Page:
Art in the Contemporary World graduate Susan Edwards reviews “Root of an Unfocus” by Serena Caulfield
Treading on scrubbed wooden floor boards, into the clean well lit space there is an encounter with a series of turquoise hued paintings and an immediate sense the artist of those paintings adores playing with colour and the materiality of paint. This was the setting of Serena Caulfield’s most recent exhibition of work titled “Root of an Unfocus” in the Berkeley Gallery at Grennan Mill, Thomastown, August 8th thru the 17th, during the Kilkenny Arts Festival, 2014.
The gallery space is a charming building of antiquated origin which combines most effectively with the contemporary sleek body of work that Serena has completed. In fact, on one level before entering the main exhibition space, three of her paintings are in a setting with an old chair, a window nearby, which gives an indication of how well suited her art work is placed in an every day environment. It speaks of intimacy and familiarity. Lucy Lippard wrote in her book, “The Lure of the Local”, that a “lived in landscape becomes a place which implies intimacy; a once lived in landscape can be a place if explored, or remain a landscape if simply observed”. For Caulfield, a Wexford based Irish artist, this sentiment is most keenly felt and portrayed. The owner of a small, quirky gallery in a southern Wexford village, very near the sea, Caulfield clearly uses her locality and place as a springboard for this body of work. The images use rich layers of paint, deep physical mark making and a semi abstract response to the landscape which give a comfortable, settled appearance. A landscape or environment that is explored and not just observed.
The knowledge of her locality is expressed in the various changing aspects of the sea, sky, and other physical objects she encounters while exploring this environment. The blocks of blue tones interspersed with the colourful brush marks are vaguely representational of that physical intrusion into Nature. While a majority of her work shows vast amounts of sky amongst the physical objects of the environment, two of her paintings take on a darker note. “The Voyage” done with acrylics on canvas has inky indigo colour with objects and paint marks to contemplate with the occasional trademark blotch of red hue she places in her art and “Where the cold wind blows and the wild things go”, has rich, deep navy blues with splatterings of paint as if one is looking out a window on a late evening during a storm, the drip marks reminiscent of rain against a glass pane.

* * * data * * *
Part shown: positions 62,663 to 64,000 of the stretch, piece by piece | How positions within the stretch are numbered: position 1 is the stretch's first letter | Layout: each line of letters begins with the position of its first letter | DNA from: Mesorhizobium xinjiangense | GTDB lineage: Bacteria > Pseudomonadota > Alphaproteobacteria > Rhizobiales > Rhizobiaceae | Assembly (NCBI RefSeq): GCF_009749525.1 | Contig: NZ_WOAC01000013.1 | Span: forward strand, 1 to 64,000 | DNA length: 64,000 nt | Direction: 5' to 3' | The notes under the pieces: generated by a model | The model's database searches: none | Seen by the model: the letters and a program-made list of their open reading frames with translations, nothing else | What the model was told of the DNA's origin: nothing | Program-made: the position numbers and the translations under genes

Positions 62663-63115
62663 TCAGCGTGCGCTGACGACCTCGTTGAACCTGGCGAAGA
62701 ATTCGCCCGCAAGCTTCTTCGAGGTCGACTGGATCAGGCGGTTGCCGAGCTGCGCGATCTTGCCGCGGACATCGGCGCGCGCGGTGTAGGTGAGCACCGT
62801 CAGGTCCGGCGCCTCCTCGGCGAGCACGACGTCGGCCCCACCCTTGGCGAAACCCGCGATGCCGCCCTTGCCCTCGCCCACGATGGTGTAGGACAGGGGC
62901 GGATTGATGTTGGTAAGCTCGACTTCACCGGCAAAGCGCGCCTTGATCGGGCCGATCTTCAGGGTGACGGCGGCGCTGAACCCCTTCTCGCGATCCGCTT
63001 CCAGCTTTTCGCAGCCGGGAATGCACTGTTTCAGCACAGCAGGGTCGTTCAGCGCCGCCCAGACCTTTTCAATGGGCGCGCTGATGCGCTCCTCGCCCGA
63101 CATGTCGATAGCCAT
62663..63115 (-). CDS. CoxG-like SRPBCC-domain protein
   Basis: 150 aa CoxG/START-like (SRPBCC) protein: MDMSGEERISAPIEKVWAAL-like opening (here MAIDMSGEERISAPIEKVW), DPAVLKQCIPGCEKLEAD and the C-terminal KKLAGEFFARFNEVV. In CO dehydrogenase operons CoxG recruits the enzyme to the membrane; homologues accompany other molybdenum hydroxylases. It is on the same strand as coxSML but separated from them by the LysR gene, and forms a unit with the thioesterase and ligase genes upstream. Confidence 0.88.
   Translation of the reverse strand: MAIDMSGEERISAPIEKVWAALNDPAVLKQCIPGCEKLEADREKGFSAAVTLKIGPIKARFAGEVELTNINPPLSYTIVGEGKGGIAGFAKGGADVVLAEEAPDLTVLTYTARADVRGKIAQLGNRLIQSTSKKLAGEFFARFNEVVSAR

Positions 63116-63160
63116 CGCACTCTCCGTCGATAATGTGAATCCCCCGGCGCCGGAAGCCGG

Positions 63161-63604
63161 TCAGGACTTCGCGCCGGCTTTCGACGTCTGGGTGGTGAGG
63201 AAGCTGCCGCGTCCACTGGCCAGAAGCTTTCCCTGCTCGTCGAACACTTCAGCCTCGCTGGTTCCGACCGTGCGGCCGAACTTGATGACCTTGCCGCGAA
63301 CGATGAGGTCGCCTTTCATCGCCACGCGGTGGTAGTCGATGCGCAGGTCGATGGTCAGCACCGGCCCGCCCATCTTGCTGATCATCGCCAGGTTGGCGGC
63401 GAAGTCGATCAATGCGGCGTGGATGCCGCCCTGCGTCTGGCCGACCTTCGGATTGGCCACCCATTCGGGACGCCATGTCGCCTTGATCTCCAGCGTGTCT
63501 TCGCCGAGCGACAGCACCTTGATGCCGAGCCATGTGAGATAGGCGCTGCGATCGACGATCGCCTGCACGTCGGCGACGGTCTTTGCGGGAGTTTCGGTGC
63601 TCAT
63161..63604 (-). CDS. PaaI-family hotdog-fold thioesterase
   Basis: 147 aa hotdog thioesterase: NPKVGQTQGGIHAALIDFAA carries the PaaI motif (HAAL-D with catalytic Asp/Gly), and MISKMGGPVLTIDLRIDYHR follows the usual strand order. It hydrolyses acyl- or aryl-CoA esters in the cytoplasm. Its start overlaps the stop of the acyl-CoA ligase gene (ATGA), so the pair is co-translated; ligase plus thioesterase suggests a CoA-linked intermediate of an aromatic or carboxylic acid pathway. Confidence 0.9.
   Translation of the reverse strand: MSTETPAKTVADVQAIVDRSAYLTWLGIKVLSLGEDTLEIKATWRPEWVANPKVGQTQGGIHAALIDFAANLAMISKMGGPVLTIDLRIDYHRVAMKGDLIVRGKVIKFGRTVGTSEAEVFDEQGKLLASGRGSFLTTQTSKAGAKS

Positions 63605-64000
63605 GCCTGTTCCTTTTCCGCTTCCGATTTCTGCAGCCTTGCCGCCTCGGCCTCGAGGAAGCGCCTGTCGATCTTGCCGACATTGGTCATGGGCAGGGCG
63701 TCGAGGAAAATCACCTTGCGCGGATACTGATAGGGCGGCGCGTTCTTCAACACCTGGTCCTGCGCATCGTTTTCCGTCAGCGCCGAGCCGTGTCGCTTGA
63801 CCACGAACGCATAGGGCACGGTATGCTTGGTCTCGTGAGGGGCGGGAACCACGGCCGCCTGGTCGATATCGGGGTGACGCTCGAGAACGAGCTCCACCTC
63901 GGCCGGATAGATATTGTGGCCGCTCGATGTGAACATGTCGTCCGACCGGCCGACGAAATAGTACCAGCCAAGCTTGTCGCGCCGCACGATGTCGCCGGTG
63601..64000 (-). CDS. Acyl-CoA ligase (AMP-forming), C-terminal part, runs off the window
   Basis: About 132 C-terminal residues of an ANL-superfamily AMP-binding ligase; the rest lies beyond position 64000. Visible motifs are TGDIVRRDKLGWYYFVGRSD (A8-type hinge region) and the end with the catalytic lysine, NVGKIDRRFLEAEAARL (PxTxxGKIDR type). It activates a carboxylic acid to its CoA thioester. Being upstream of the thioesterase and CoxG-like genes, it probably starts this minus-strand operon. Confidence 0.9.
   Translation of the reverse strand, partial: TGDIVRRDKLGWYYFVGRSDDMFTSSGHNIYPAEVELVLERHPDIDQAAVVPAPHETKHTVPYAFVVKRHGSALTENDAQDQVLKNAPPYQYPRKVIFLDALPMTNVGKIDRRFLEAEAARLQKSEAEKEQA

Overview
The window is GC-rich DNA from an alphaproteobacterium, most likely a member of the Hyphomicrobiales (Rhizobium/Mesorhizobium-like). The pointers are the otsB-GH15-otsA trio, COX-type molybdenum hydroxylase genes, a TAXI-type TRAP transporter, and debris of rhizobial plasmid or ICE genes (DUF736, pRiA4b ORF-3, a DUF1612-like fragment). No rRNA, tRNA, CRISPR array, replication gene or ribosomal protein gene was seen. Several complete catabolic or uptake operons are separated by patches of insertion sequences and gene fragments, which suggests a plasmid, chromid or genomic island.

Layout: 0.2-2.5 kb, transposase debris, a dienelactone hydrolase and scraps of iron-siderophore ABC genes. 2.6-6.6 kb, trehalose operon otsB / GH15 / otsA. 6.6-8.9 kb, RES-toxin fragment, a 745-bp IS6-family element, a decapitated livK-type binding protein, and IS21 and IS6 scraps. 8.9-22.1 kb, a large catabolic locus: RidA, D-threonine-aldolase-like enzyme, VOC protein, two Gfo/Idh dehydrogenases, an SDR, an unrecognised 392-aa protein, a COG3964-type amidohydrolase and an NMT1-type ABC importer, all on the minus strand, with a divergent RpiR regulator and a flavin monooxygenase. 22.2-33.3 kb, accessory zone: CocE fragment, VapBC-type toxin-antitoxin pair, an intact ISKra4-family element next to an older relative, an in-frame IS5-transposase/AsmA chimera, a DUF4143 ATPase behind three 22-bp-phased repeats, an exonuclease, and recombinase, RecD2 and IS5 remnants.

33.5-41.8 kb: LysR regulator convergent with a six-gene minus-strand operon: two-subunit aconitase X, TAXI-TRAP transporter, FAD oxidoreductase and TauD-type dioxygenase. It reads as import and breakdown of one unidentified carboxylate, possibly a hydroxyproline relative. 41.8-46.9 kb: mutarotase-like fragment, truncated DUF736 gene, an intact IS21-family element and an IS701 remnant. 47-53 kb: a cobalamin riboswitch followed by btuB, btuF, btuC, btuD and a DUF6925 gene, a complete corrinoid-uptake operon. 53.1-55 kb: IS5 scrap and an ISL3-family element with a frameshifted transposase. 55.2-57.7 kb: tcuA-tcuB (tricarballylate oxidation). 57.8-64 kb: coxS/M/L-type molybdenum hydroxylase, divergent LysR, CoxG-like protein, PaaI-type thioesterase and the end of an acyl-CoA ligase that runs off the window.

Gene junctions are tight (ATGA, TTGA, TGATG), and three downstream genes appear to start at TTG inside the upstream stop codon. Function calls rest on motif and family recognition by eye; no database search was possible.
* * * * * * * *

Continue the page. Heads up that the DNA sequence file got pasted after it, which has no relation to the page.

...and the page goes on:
There are small paintings done with oil on Fabriano paper that can be clustered in a group for dramatic impact or left as a single strong image, mixed media on Fabriano paper in “A Prelude to Meditation”, acrylic on canvas, “ Second Home by the Sea”, oil on panel, “Some Kind of Nature”, or oil on canvas, “Stylo”. Whatever materials she chooses to employ for the work, all show a high level of skill inherent in the process of paint and the technical use of draftsmanship.
Serena’s studio may well be the familiar strand of sand and sea she explores while walking, her artistic research is the local community that interact with her on those explorations, for as Lippard states in her book about place, “to hope for an art that grows from a deep experience with people and the places where they live” is the great expectation. One might observe that Serena Caulfield is well working her way towards fulfilling that expectation.
Lippard, Lucy, 1997, The Lure of the Local; Senses of Place in a Multicentered Society, Pub: The New York Press.
Susan Edwards, September 2014
Serena’s work can be viewed at The Sweet Shop Gallery,Rosslare Strand, Co. Wexford